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Why Do You Stay? What Keeps You Here? How to Prevent an Early Exit

27 Apr

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What are “stay conversations,” and why do they matter? How do you approach them? What should you say? While the questions pile up and the approach to address them varies, the outcomes are abundant. If done correctly, these conversations can be incredibly effective. 

“Stay conversations” are intentional discourse to retain talent, engage employees, hear more ideas, understand the succession plan, and, most importantly, understand why people stay and what keeps them here. This one structured conversation helps organizations and leaders to understand what they are doing well and where there are opportunities to pivot. 

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If there is one sentiment you take away, let it be this: The exit interview is too late.

Seeking to understand sooner is a decisive step. The powerful words “tell me more,” delivered with a smile, can unlock critical information you can use to shape the company culture and employee/customer/client experiences.

  • Stay interviews are an effective way to dig past the roses, stems, and brush and uncover the roots. Discover the aspects of your employee experience that could be pushing or pulling your employees. 
  • Armed with the right data, you can take action to fix the factors driving turnover or disengagement and improve the employee experience.
  • Building trust and loyalty takes care, thought, and action. It’s not just about fulfilling promises but creating a safe place for employees to be vulnerable. There is comfort for all involved parties to know that information or feelings shared won’t be used against them.   

Structure, Safety, Inquisitive, Listen, Act

Cultivating the Right Environment:

  • Conversations should not morph into telling employees ways they can perform better. This is not a performance conversation. 
  • Be ready to listen and actively explore. Gentle investigation requires listening carefully to easily identify the keywords and messages to pursue. 
  • Leaders must bring an open mind, take notes and be mindful of their responses. “Why not? Let’s frame this out a little more” is a great response to the ideas you are hearing. “We don’t do that here” or “That is not our company focus” may shut someone down.
  • Leaders must be on board. Leaders represent the culture and play a huge part in creating. Start by using, or encouraging leaders to use, proper pronouns like “we” and “I,” rather than separating themselves from the company by blaming those at higher levels and using “they.” Employees will feel like they don’t have an advocate in their corner and that their leader isn’t doing something with their sentiments. 

When Actively Listening: 
Use the rule of thumb to listen 80% of the time: 

• Being Fully Present in the Conversation

• Showing Interest by Practicing Good Eye Contact

• Noticing (and Using) Non-verbal Cues

• Asking Open-ended Questions to Encourage Further Responses

• Paraphrasing and Reflecting 

• Listening to Understand Rather Than Respond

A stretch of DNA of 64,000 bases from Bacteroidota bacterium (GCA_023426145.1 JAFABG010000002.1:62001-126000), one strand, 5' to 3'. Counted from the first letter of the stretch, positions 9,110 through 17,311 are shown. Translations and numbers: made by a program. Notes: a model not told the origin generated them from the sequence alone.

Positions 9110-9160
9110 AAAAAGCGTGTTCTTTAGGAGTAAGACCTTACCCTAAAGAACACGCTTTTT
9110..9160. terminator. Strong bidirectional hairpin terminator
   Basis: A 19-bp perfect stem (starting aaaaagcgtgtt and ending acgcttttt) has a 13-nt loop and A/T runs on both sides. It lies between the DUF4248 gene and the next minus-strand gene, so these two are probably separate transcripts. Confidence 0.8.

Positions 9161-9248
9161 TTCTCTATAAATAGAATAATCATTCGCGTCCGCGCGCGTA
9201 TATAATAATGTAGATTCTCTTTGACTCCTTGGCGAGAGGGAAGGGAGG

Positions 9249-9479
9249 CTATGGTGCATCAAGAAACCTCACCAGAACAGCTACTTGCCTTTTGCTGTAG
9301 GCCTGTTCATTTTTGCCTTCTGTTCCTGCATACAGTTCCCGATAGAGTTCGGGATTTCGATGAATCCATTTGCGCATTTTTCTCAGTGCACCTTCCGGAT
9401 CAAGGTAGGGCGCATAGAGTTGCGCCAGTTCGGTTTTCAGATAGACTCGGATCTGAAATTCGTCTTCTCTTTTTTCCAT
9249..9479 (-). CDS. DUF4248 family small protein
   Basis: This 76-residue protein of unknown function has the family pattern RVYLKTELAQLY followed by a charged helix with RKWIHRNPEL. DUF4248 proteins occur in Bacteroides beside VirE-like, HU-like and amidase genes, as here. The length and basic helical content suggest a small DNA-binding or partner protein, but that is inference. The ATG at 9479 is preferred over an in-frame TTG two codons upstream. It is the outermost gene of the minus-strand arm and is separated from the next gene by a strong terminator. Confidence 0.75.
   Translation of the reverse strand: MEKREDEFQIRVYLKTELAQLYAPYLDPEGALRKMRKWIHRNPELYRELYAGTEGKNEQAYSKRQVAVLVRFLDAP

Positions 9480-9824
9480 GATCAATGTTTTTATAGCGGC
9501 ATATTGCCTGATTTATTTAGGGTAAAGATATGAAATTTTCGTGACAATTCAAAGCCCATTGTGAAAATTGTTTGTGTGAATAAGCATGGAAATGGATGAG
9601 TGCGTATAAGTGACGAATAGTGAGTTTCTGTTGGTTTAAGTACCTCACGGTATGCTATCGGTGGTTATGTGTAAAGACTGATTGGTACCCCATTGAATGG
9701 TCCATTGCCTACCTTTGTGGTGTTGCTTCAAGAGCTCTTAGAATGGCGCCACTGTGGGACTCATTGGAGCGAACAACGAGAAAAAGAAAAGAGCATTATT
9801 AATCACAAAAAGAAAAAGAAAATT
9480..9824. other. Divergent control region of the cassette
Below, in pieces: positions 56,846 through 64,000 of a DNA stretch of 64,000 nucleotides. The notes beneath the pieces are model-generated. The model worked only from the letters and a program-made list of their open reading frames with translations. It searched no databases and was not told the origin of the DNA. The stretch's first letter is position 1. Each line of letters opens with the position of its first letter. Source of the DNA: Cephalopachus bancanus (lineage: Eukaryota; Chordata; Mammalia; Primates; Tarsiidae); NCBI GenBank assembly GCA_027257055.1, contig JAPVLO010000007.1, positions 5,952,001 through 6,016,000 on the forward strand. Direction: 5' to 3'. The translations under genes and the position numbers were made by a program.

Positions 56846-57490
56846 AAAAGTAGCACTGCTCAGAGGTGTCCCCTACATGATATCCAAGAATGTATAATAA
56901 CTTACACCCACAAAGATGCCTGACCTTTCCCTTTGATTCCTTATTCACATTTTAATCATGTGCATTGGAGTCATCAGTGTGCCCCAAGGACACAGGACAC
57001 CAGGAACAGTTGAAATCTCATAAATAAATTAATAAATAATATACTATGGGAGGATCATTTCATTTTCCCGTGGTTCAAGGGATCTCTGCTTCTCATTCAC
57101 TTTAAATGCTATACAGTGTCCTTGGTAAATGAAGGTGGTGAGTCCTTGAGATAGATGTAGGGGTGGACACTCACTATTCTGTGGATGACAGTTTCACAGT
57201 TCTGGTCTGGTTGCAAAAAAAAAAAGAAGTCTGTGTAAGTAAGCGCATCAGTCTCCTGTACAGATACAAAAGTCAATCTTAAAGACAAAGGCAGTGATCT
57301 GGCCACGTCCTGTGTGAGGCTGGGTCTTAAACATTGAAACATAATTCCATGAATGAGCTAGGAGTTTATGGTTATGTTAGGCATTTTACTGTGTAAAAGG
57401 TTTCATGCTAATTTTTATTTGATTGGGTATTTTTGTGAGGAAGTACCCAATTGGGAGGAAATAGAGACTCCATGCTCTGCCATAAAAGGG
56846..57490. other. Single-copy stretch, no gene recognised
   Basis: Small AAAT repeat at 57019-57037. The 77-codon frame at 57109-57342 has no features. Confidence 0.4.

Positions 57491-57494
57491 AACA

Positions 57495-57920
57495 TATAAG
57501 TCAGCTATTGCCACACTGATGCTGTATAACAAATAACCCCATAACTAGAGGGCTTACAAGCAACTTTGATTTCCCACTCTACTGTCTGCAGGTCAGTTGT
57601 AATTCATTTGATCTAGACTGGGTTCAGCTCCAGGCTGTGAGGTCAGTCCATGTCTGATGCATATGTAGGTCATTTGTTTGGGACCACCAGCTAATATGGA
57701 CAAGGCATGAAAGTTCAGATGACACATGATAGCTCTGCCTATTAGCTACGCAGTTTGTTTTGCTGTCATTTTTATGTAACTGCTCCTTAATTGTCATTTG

• Withholding Judgment and Advice

Taking Action Means… the Conversation More Than Just a Chat:
The most effective way to create accountability following the interviews is to create an action or stay plan. Leadership should communicate the action plan immediately following the interviews to demonstrate and keep momentum. Best practices of action plans include:

  • Identify the top three action items. Mutually ensure the agreed-upon action items are both realistic and reasonable.
  • Build an action plan for each item with associated timelines for each step.
  • Recap 
  • Follow up with employees to gauge whether the implemented changes have been effective and executed to meet their expectations.  
  • Don’t “ghost” your employee. Keep the conversation alive and keep them aware of the progress.

The right time to have a stay conversation is anywhere in the employee lifecycle or before, during, and after, meaning milestones, actions, or activities. Employees experience your company culture in different ways throughout their career journey within your organization, including: 

  • Recruitment and Onboarding
  • Employee Development
  • Company Policy
  • Job Opportunities
  • Employee Leadership Relationship
  • Employee Development
  • Resources, Tools, and Spending 
  • Leadership Development
  • Communication
  • Community Involvement
  • Customer Experiences

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An opportunity to employee sentiments about how they feel about the events above is valuable to the organization’s leaders, who can help create and foster the employee experiences and give meaningful reasons for employees to stay and belong to the purpose!

Looking to build stay conversations as part of your regular strategic business strategies? From leadership and mentorship coaching, employee engagement, organizational development, compensation analysis, and everything in between. Contact the Client Development team to learn more! 

Abraham Gonzales-Pollick, Vice President of Client Development
HR and Organizational Strategy and Design, Employee Engagement, Leadership, and Client Service

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